Geoffrey Moore’s Crossing the Chasm is part of the tech company canon. It’s been sitting on my shelf for years unread, but I’ve known the general nature of the problem it illuminates for years. We’ve even experienced some of its highlighted phenomena first hand in our own product development efforts in bringing Geodexy, allinspections, and Fulcrum to market.
Moore’s “Technology Adoption Life Cycle” is the axis of the book:
In principle, the advice laid out rings very logical, nothing out of left field that goes against any conventional wisdom. It helps to create a concrete framework for thinking about the “psychographic” profile of each customer type, in order from left to right on the curve:
It’s primarily addressed to high-tech companies, most of which in the “startup” camp are somewhere left of the chasm. The challenge, as demonstrated in the book, is to figure out what parts of your strategy, product, company org chart, and go-to-market need to change to make the jump across the chasm to expansion into the mainstream on the other side.
There are important differences between each stage in the market cycle. As a product transitions between stages, there are evolutions that need to take place for a company to successfully mature through the lifecycle to capture further depths of the addressable market. Moore’s model, however, distinguishes the gap between steps 2 and 3 as dramatically wider in terms of the driving motivations of customers, and ultimately the disconnect of what a product maker is selling from what the customer believes they are buying.
The danger of the chasm is made more extreme by the fact that many companies, after early traction and successes with innovators and visionaries, are still young and small. A company like that moving into a marketplace of pragmatists will encounter much larger, mature organizations with different motivations.
The primary trait displayed by the visionary as compared to the pragmatist is a willingness to take risk. Where a visionary is willing to make a bet on a new, unproven product, staking some of their own social and political capital on the success of high tech new solutions, the pragmatist wants a solution to be proven before they invest. Things like social proof, case studies, and other forms of evidence that demonstrate ROI in organizations that look like their own. Not only other companies of their rough size, but ones also in their specific industry vertical, doing the same kind of work. In other words, only a narrow field of successes work well as demonstrable examples of value for them.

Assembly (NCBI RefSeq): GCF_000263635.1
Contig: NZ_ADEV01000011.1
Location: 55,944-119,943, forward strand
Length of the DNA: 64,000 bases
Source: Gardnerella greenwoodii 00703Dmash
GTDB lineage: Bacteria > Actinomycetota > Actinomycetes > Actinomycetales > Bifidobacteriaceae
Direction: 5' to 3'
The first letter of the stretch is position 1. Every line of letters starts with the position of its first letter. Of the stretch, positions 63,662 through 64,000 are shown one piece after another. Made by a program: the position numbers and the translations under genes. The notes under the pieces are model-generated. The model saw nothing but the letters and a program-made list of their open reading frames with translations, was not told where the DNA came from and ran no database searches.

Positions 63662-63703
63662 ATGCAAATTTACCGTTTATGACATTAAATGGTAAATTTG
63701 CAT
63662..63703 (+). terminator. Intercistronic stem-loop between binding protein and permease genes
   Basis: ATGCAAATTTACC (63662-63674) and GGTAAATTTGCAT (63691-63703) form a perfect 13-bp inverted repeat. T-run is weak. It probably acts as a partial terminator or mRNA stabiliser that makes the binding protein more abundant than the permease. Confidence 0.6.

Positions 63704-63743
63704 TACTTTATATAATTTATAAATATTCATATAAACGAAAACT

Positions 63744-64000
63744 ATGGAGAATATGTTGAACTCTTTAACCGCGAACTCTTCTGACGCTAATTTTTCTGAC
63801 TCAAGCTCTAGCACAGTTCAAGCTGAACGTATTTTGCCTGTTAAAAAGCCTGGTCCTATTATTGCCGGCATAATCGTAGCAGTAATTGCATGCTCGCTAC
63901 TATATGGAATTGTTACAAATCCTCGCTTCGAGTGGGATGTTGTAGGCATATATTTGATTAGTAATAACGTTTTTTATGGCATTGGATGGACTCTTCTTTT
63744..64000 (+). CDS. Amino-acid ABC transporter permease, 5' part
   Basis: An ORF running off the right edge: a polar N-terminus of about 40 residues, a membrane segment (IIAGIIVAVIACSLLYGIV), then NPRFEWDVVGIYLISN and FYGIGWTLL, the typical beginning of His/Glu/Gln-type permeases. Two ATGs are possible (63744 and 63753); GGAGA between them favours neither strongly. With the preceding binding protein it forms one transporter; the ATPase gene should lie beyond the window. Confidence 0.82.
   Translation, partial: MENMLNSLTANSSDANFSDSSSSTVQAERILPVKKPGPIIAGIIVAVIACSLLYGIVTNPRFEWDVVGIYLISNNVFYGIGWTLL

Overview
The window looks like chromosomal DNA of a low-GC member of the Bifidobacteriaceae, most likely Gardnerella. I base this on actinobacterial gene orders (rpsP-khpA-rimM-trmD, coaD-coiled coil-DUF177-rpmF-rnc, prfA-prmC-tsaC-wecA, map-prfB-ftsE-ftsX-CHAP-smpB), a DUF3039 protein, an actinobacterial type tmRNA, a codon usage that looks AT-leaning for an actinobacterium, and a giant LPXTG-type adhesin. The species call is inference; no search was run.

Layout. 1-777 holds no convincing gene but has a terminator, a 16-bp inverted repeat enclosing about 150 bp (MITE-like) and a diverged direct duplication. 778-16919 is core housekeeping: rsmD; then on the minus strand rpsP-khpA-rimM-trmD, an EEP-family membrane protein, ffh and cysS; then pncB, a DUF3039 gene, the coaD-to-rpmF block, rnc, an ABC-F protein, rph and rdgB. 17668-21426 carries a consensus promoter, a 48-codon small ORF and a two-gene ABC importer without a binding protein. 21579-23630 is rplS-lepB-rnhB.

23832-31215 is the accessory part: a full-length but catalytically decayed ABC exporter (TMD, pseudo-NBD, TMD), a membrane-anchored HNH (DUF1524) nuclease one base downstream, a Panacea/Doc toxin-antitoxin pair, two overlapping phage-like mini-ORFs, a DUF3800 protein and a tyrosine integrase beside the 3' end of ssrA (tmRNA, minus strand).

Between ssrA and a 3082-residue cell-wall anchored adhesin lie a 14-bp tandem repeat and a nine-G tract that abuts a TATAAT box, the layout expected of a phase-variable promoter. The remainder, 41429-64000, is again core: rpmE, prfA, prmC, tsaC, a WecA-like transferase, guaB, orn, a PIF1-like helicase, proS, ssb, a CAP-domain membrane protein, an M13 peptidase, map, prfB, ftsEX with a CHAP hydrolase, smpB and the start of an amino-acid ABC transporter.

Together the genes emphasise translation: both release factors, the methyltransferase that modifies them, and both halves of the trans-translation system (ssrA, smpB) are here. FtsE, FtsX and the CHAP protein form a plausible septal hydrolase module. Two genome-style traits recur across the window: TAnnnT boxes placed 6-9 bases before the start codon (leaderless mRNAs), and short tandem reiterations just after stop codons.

Knowing about this difference between market phases, how would a creator prepare themselves to capture the pragmatist customer? One is left with a dilemma: how can I demonstrate proof within other pragmatic, peer organizations when they all want said proof before buying in? We have our own product that’s in (from my optic) the early stages of traction right of the chasm, so many of the psychographics the book provides to define the majority market ring very true in interactions with these customers.
Presented with this kind of conundrum in how to proceed, Moore’s strategy for what to do here is, in short, all about beachheads. He uses the example of D-Day and the successful Allied landings on the Normandy beachhead as an analogy for how you can approach this sort of strategy. Even if you have a broadly-applicable product, relevant to dozens of different industries, you have to spend so much time and energy on a hyper-targeted marketing campaign to connect with the pragmatist on the other end that you won’t have enough resources to do this for every market. The beachhead will be successfully taken and held only if you go deep enough into a single vertical example to hold onto that early traction until you can secure additional adjacent customers. Only then can you worry about moving inland and taking more territory.
All in all it was a worthwhile, quick read. Nothing revelatory was uncovered for me that I wasn’t already aware of in broad strokes. However, it is one of those books that’s foundational to anyone building a B2B software product. Understanding the dynamics and motivations of customers and how they evolve with your product’s growth is essential to building the right marketing approach.